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Standing Walrus

Cured and Grilled, Rib Eye Steak

As much as this is one of the ways I cook steak on a grill, this Recipe is more about curing the meat.

Brining is a process used for both chicken and pork, it doesn't work well with beef. Beef needs to be "cured".

The salt rubbed into the meat actually draws the moisture out of the meat. Sounds like a bad idea, and it is, if you don't give a chance to fully cure. After the moisture has been drawn out, the salt wants to equalize itself within the whole piece of meat. It goes into the meat along with any moisture, and seasoning that's with it. Depending upon the thickness of the steak, this process will take from 8 - 12 hours or more.

Once the salt has gotten into the steak, each molecule of salt begins to break down the protein strands within the meat. This tenderizes the meat, and is the reason, I've let a thick steak cure for up to 3 days time.

As you can probably note by this recipe, it's not a difficult process, but it DOES require planning ahead. You'll be amazed at how much better your steaks and roasts will be if you learn to cure the meat prior to cooking it.

Cured and Grilled, Rib Eye Steak, Picture

1. Season the meat at least 8 hours prior to your wanting to cook them. I prefer at least 24 hours, and find that this process even works better if you season them 2 - 3 days before you want to cook.

Cover the ribeye's with plastic wrap, place them in the refrigerator, and forget about them. They don't need any turning or handling while they're curing.
Cured and Grilled, Rib Eye Steak, Picture

2. I like my Rib Eye Steaks pretty rare, so I take them right out of the refrigerator, and place them on a hot grill.

Ron's Note:
Quite often, I trim most of the fat off of the outside of the meat. However, this time, I wanted to have the charcoal flare up for that nice crusted outside, so in didn't do any trimming.
Cured and Grilled, Rib Eye Steak, Picture

3. When the first side begins to turn color, flip the steaks and continue to cook. Because I my grill was real hot, I cooked these steaks about 5 minutes on the first side, then another 3 minutes on the second side.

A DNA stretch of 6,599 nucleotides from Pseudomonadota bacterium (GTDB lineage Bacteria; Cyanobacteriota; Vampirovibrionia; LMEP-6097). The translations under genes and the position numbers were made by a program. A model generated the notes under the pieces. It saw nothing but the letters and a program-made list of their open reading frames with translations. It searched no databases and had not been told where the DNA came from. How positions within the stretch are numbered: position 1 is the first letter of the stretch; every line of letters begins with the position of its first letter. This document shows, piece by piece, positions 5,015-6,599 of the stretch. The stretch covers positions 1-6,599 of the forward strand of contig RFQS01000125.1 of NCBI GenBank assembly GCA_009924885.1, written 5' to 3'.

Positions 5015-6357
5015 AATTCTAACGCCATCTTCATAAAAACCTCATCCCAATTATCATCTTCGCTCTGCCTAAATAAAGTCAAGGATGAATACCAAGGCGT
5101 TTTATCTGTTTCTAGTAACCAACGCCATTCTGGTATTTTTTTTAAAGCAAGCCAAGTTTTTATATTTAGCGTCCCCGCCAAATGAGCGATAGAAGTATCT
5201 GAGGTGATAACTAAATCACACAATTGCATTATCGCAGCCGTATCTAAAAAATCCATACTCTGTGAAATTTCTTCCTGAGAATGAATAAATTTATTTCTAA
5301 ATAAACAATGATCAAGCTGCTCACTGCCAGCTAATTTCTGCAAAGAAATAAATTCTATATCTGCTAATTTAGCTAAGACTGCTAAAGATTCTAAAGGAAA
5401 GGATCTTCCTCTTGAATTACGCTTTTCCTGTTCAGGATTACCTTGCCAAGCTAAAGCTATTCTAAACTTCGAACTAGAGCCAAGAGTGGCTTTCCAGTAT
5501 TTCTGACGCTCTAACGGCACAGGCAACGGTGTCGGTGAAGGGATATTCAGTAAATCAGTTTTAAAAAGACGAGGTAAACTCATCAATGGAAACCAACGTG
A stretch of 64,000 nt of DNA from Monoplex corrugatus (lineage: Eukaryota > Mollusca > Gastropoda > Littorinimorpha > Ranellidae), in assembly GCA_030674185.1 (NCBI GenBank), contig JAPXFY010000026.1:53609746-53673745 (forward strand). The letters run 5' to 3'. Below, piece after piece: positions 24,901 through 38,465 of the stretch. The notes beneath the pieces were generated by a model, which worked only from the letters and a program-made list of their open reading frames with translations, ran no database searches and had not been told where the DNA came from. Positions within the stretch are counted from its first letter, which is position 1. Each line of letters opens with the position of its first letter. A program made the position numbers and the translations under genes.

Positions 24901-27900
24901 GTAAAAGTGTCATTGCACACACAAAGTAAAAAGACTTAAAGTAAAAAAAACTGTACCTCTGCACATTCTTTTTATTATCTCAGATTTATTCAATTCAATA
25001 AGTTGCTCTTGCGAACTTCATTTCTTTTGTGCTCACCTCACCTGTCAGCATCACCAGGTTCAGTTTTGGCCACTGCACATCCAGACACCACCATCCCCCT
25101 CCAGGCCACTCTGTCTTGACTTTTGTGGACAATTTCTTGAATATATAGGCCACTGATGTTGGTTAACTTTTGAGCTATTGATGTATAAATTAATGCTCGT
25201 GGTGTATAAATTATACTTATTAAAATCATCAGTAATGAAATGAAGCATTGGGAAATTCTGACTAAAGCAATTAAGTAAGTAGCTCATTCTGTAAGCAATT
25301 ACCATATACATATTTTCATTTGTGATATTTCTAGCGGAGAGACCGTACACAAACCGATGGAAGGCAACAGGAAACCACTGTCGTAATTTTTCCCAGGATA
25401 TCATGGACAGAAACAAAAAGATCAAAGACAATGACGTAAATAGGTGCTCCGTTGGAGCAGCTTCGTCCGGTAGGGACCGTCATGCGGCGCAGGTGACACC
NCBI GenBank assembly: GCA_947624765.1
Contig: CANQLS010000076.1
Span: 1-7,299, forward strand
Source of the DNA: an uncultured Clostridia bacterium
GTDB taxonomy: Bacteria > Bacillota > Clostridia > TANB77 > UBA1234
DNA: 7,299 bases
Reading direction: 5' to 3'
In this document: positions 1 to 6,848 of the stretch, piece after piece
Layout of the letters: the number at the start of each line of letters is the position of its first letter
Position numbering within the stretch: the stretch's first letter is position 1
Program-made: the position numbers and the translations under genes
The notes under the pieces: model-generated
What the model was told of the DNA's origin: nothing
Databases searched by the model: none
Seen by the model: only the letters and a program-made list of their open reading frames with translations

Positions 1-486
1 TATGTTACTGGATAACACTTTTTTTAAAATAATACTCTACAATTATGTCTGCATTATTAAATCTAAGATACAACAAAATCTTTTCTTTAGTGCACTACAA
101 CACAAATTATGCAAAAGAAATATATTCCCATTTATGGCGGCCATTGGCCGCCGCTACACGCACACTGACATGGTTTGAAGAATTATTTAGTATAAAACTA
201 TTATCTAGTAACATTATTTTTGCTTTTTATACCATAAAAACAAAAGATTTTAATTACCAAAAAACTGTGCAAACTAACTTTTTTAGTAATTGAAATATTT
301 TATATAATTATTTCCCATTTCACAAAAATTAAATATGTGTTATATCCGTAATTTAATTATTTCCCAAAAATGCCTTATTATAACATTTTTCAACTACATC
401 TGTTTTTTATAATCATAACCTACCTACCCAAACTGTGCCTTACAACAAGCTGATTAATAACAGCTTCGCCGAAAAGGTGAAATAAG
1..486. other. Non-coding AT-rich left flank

Cured and Grilled, Rib Eye Steak, Picture

4. Since it was dark out, I couldn't resist taking a picture without a flash, to show the flames that were all over the place.
Cured and Grilled, Rib Eye Steak, Picture

5. When the Rib Eyes are finished, in this case I cook them to an internal temperature of 120 degrees, place them on a platter to begin resting.
Cured and Grilled, Rib Eye Steak, Picture

6. Cover the steaks and let them rest for 7 - 10 minutes.

Ron's Note:
During the cooking process, the high temperatures on the outside of the meat will draw any moisture there. By letting them rest, any moisture that's been draw to the outside will be redistributed within the entire piece of meat. You meat will end up juicier, and the juices won't run all over when you cut into it.

7. While the meat is resting, you've got plenty of time to finish off your sides. In this case, I boiled the potatoes while the grill was starting. When they were done, I drained them, added a 1/2 stick of warm butter, some dill, plus salt and pepper. I put the cover back on while I cooked the Rib Eye Steaks. While they were resting, I reheated the potatoes, and cook drained baby peas in butter along with little salt and pepper. It made a GREAT meal.

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